The goal of this study was to identify common patterns in the choices of “Most Dominant Transcripts (MDT)” of 27 different cancer types while testing for their pathogenicity and disruptive nature via protein–protein interaction networks (Fig. 1). On a median average, 37 samples per cancer type were available with Kidney Renal Cell Carcinomas (Kidney-RCC) having most samples (117x) and Cervix adenocarcinoma (Cervix-AdenoCA) and undifferentiable Lymphoma (Lymph-NOS) having only two samples each (see Fig. 2). The latter two cancer types were discarded for in-depth analysis due to their small cohort size. A detailed data file listing all detected cancer-specific MDT, the disrupted interactions and a rich set of annotations is available in Table S3.

Figure 2
figure 2

Overview of the PCAWG dataset. (A) Left: Table for mapping PCAWG code to cancer type. Right: The top plot shows the number of samples with RNAseq and WGS data in PCAWG per cancer type colored according to PCAWG specifications. The bottom plot displays the number of samples per matched GTEx tissue type. (B) Number of cancer-specific Most Dominant Transcript (cMDT) per sample, grouped by cancer type and ordered according to the median number (red lines) of cMDT. The top axis displays the sum of all cMDT per cancer type. (C) Scatter plot showing for every 1,209 PCAWG samples the number of cMDT vs the number of short nucleotide variants. Points were colored according to the PCAWG color code as in (A).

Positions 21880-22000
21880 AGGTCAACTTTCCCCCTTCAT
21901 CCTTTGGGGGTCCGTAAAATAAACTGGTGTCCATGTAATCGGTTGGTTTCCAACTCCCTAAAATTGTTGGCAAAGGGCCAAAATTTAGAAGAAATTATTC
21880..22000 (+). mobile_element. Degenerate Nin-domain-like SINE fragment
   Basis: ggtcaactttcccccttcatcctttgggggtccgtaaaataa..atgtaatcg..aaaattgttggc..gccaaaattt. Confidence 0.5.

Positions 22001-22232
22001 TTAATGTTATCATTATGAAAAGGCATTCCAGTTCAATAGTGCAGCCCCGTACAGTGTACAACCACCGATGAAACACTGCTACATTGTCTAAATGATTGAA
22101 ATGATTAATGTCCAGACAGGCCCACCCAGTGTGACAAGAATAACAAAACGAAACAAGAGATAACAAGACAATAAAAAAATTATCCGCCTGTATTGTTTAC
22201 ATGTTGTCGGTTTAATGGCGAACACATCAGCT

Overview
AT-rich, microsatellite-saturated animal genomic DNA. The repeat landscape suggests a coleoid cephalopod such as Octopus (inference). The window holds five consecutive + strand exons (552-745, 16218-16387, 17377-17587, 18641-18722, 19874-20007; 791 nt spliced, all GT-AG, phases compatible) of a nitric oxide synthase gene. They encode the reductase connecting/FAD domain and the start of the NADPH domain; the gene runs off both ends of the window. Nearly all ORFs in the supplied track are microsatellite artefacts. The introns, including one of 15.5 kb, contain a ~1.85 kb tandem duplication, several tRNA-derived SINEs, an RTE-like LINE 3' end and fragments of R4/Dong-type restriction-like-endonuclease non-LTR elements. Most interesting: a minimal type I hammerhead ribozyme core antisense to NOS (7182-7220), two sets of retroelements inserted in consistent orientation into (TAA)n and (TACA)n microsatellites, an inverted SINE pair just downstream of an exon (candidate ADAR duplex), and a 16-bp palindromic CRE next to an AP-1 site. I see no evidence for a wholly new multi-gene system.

PCAWG samples with cancer-specific most dominant transcript switches